The fourth step of the present invention comprises incubating the inoculated pasteurized nutrient medium. Once the inoculation is complete, the plastic bags are placed vertically in an incubation room. The most desired incubation conditions would be: a temperature of 24° C., a humidity factor of 90%, a total darkness and no renewed air supply. "The spawnrunning" requires 15 to 21 days depending of the roll weight.
Then, the gas exchange surface membranes are removed and the temperature is raised of 2° C., permitting the development of the fruit bodies from the appeared primordia through the perforations. A great number of fruit bodies having the normal shape and color inherent of Pleurotus or Volvaria are formed.
The sixth and last step of the present invention comprises collecting the edible mushroom at maturity from the first flush and then every 7 to 10 days for several weeks.
A composition comprising 97.2% in weight of damp barley straw (one part by weight of dried straw, three parts by weight of moisture), 0.4% in weight of chicken feather flour and 2.4% by weight of gypse (called also "agricultural plaster") are packaged into perforated bags (10), at the rate of 19 kg of substrate per bag. The bags are 30 cm in diameter and 80 cm in length. There are 56 perforations of 3 cm in diameter and distants of 10 cm from each other per bag. The bags containing such a substrate are vertically suspended overnight in a closed pasteurization room. Then the substrate temperature is raised to 55° C. for 5 hours under vapor pressure and renewed air flow (flow: 130 cfm, fresh air: 50%). Afterwards, the substrate is cooled to 22° C. for a night (10 hours) under fresh air (flow: 150 cfm, fresh air: 100%). Then the substrate temperature is raised again, but to 80° C. for 2 hours under vapor pressure and closed ventilation (flow: 50 cfm, fresh air: 0%), then cooled to 25° C. After cooling, the liquid fungus spawn of Pleurotus is inoculated into substrate at the rate of 1 liter suspension per bag under shots of 5 ml. After inoculation, spawnrunning is carried out in the dark at 24° C. to 26° C., depending of the fungus strains, under 90% moisture. After 15 days, the incubation room temperature is cooled to 16° C. and the bags are subjected to a photoperiod (DAYLIGHT®, day/night: 12 hr/12 hours). After 2 days, the Tyvek® membranes (20) are removed and the room temperature is raised of 2° C. At this point, a great number of pins appear at each perforations. The first mushrooms are harvested 5 days after the Tyvek® removing. The first flush takes 2 or 3 days. Mushrooms are harvested in clusters. Several harvests can be obtained 7 to 10 days for several weeks. The results obtained are shown in Tables 1 and 2.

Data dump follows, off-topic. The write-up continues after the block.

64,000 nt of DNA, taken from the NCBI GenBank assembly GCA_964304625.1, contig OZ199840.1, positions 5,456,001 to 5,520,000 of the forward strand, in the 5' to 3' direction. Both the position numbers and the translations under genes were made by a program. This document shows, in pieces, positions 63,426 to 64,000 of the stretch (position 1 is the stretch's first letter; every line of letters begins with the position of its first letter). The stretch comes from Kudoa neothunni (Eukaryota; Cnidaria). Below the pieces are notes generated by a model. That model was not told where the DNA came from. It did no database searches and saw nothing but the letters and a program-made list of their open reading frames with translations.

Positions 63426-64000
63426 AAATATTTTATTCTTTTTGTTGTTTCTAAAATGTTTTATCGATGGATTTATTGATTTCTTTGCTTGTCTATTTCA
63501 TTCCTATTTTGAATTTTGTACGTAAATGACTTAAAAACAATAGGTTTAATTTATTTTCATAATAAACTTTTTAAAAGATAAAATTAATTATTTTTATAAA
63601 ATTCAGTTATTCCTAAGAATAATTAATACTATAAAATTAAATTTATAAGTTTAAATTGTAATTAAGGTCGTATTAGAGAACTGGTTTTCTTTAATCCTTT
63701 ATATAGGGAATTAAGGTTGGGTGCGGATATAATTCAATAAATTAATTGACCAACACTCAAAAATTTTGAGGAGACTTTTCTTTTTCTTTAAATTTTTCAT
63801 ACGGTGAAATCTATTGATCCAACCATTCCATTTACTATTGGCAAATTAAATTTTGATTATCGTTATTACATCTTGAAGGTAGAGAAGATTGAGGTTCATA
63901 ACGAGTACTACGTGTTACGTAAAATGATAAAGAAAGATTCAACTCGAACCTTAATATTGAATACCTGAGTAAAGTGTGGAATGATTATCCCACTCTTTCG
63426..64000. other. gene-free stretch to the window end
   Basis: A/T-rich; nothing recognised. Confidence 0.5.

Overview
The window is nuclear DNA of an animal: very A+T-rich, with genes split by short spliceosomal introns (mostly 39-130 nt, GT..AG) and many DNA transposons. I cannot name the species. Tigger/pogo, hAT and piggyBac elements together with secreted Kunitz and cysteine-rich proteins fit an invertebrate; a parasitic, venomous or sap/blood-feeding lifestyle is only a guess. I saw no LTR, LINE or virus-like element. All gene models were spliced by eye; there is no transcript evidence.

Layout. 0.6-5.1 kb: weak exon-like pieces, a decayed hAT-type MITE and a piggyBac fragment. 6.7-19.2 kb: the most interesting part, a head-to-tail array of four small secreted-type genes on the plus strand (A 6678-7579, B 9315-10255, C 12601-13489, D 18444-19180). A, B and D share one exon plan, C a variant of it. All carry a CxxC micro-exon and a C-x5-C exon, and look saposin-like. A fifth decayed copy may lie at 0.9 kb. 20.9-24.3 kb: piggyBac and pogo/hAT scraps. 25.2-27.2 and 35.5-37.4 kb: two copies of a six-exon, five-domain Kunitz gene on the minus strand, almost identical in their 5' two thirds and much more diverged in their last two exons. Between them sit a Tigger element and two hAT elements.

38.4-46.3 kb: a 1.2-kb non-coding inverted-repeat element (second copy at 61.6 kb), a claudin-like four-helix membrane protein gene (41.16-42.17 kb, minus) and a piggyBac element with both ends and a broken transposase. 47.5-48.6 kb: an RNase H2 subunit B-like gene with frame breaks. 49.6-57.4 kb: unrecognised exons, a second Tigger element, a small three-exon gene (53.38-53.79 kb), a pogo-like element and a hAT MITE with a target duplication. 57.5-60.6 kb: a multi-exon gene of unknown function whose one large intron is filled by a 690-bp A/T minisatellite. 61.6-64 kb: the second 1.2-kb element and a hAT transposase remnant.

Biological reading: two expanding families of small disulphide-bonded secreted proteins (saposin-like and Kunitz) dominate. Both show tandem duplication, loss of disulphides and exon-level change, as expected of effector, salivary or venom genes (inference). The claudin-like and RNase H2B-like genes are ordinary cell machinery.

TABLE 1______________________________________Spawn Inoculation Spawnrunning______________________________________Runs of the Production 1 liter per 20 kg 15 dayspresent of mycelial of substrateinvention suspension in liquid medium (4 days)Classical Production of 1.6 kg per 20 kg 15 daysmethod mycelium on of substrate millet seeds (14 days)______________________________________
TABLE 2__________________________________________________________________________PASTEURISATION IN BAGS AND LIQUID INOCULATIONpresent 1st harvest 2nd harvest 3rd harvestinvention First flush yield First flush yield First flush yield__________________________________________________________________________WITH 22nd day 85 kg* 30th day 105 kg* 43.5th day 140 kg*TYVEK ®WITHOUT 23rd day 79 kg* 35th day 100 kg* 49th day 102 kg*TYVEK ®__________________________________________________________________________ *kg of commerciable mushroom per ton of substrate